Some might call it a publicity stunt, but I prefer to call it a hoax – the “x” makes it sound more exotic. Yes, the whole “Something’s up in Lowertown” routine was just a little game that a few of us cooked up to get attention to a part of Saint Paul that’s been struggling through the construction that has ripped up their streets and made access nearly impossible. It was a pretty tame gag, really, and it appears that most people have taken it in the spirit of fun it was intended. But is it ever acceptable to lie to your customers?
By the way, that shirt really looks great on you – it brings our your eyes nicely!
The plot of the campaign was simple – the digging was proceeding at a snail’s pace because something had been uncovered. Lowertown was inaccessible because “they” were hiding something from us. It turns out to have been … none other than the lost grave of Boreas Rex, the first true King of the North Winds! And we’ll have a party at the Black Dog Café to celebrate this find – and the arrival of Winter – on November 5th.
If you’re not from Saint Paul this hoax might take some explanation. Every year around the coldest day (January 28th) we have a celebration where King Boreas takes his throne and declares that winter now reigns throughout the Saintly City. But there is trouble in his kingdom. The Vulcans, the imps of spring, form an active resistance to the king, stirring up trouble (mostly in bars). After a week, Boreas is de-throned in a ceremony and the leader of the Vulcans is declared Vulcanus Rex. Spring is on its way! We celebrate with the Torchlight Parade and fireworks, awaiting the day that it really does become warm out.
Our li’l hoax played off of this ancient pageant that is a central mythology of Saint Paul. After all, if we can celebrate the arrival of spring, why not the arrival of winter? And if excessive street construction gives you lemons, why not dig up some cream, eggs, flour, and sugar and make a lemon meringue pie – because everyone loves pie. You can always throw it at people if you want to get really silly with the whole thang.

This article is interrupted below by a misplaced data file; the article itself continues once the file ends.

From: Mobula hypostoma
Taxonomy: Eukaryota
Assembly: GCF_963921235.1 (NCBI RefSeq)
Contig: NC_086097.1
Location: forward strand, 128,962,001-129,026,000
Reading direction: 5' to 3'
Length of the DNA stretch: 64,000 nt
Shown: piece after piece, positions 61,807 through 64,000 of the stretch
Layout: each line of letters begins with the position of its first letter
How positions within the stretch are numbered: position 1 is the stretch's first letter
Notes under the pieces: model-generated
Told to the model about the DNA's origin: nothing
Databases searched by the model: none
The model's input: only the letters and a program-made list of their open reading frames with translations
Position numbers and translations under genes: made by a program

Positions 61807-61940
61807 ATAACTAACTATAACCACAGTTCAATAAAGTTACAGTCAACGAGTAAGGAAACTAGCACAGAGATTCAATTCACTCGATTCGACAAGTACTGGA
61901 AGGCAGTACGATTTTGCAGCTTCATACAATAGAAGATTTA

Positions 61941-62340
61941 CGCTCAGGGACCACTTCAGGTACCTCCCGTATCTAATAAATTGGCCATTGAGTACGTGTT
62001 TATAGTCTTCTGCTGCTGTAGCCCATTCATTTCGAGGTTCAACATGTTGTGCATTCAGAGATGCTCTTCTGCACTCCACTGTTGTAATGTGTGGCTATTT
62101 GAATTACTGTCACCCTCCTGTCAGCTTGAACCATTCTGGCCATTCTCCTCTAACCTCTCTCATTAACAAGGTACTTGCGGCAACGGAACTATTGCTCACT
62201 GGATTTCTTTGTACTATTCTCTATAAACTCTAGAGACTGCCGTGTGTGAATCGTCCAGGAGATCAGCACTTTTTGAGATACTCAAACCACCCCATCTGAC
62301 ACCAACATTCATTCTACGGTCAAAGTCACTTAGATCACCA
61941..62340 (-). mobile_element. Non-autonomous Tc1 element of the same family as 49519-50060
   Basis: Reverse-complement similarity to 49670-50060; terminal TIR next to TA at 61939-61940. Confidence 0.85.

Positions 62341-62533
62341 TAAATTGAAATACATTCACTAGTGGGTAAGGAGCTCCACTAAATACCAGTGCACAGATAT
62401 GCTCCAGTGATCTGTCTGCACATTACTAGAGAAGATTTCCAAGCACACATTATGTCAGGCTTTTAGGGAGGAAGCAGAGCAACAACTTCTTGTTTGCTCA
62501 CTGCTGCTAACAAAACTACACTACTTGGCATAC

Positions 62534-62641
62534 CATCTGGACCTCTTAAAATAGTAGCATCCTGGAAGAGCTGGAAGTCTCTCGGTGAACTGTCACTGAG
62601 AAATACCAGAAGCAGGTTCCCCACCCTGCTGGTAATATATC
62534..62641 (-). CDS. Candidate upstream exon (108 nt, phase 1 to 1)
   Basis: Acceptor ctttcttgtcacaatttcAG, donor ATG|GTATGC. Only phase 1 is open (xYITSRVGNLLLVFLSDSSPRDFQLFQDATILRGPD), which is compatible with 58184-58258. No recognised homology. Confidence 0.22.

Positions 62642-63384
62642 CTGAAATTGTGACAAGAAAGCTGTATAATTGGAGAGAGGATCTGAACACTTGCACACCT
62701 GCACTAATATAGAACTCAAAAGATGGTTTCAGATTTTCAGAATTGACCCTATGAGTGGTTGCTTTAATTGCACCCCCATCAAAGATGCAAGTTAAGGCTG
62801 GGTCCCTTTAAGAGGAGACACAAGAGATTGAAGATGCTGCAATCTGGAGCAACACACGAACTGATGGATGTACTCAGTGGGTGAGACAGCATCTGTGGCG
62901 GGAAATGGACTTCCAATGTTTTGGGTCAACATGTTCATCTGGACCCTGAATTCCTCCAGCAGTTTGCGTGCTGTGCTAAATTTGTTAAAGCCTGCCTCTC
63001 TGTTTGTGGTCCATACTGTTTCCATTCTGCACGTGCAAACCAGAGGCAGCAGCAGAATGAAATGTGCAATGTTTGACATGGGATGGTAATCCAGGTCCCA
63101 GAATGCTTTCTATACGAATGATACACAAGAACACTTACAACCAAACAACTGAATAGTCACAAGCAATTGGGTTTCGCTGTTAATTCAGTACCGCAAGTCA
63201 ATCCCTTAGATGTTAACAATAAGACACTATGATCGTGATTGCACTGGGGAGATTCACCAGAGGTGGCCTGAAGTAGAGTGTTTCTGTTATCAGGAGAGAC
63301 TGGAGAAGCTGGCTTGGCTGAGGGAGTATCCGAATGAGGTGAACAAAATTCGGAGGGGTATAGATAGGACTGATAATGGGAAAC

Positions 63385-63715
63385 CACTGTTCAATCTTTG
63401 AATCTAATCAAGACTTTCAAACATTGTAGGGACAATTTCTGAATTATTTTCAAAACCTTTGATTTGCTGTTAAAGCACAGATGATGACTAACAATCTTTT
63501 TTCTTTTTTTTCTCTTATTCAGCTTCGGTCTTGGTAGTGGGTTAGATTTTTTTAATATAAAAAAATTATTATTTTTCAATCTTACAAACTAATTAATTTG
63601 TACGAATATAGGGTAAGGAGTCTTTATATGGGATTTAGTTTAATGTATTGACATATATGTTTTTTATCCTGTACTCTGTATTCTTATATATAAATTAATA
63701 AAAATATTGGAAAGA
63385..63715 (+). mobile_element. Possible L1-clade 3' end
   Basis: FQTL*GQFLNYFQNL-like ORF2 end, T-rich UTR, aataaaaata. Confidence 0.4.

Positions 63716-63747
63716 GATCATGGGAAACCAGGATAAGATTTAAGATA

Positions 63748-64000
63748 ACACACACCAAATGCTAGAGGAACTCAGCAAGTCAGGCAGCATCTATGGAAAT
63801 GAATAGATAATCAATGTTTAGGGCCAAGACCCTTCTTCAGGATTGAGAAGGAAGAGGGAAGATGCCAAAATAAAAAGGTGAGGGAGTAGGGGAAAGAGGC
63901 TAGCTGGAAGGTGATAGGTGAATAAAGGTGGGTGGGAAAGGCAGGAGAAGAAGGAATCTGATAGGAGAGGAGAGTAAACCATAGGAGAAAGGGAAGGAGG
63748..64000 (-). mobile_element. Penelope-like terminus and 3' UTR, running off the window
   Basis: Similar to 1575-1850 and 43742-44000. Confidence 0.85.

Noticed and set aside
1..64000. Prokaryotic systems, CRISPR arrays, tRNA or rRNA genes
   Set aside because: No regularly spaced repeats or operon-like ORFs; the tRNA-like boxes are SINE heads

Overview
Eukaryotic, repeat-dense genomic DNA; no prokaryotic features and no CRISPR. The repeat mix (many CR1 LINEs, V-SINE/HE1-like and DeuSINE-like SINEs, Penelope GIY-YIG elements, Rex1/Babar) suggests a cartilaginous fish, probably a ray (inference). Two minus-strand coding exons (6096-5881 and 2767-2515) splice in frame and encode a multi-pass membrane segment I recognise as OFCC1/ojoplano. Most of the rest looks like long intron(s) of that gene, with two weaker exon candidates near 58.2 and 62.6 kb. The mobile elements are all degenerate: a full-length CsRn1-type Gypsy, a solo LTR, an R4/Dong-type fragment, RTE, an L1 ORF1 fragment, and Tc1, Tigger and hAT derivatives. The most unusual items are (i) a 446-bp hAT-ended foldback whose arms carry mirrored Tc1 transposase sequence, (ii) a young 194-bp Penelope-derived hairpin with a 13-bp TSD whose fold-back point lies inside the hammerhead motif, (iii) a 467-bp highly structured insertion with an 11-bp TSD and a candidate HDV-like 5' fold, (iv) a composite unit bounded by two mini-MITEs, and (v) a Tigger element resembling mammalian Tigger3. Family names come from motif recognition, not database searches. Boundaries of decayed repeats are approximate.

A good hoax is rather tricky. It has to be fun and not too over the top. My original post on the topic will be around forever, so I had to make sure that with time it came to look like a parody of bad blogging and not just a really stupid post. Every statement in that post is true, after all, but somehow it adds up to something far less than the truth.
Some people have a habit of writing this way, elevating nonsense to something that sounds far more important than it is. Making sure that each bit is true may comfort the writer, but it’s the ring of truth in the whole piece that the reader is going to care about. Good writing is about the reader, after all. An obvious parody can be forgiven if the big lie that it adds up to has a different ring of truth to it in the end – a statement about how simple things get out of whack.
Some famous hoaxes have started with an outright lie told with a straight face. When Taco Bell announced that they were buying the Liberty Bell in 1996 there were thousands of angry calls and letters – but also a huge bump in sales. When it was all over everyone realized how ridiculous it was, too stupid to be true, and got a good laugh.
Contrast that with the most famous hoax recently, Balloon Boy, and you can see how important the spirit of fun and call to legend is to making a good hoax:
Archeological find and City legend – good
Sellout of a cherished icon – good
Imminent threat of harm to a child – NO
Will there be some people who stay mad at me because I lied to them? Perhaps. But this is Saint Paul, and it’s nearly impossible to keep a secret of any kind. Nearly everyone got wind that this was a hoax even as the initial “something’s up!” message was delivered.
Will this help the Black Dog Café and other local businesses survive the construction that has cut them off from everything? I certainly hope so! In fact, that’s all I care about in the end.
Come on down and get in on the hoax with the rest of the city on November 5th. Think of it as an early Winter Carnival as we celebrate the arrival of Boreas Rex. It’s a legend that might as well be true as we embellish it just a little bit year by year.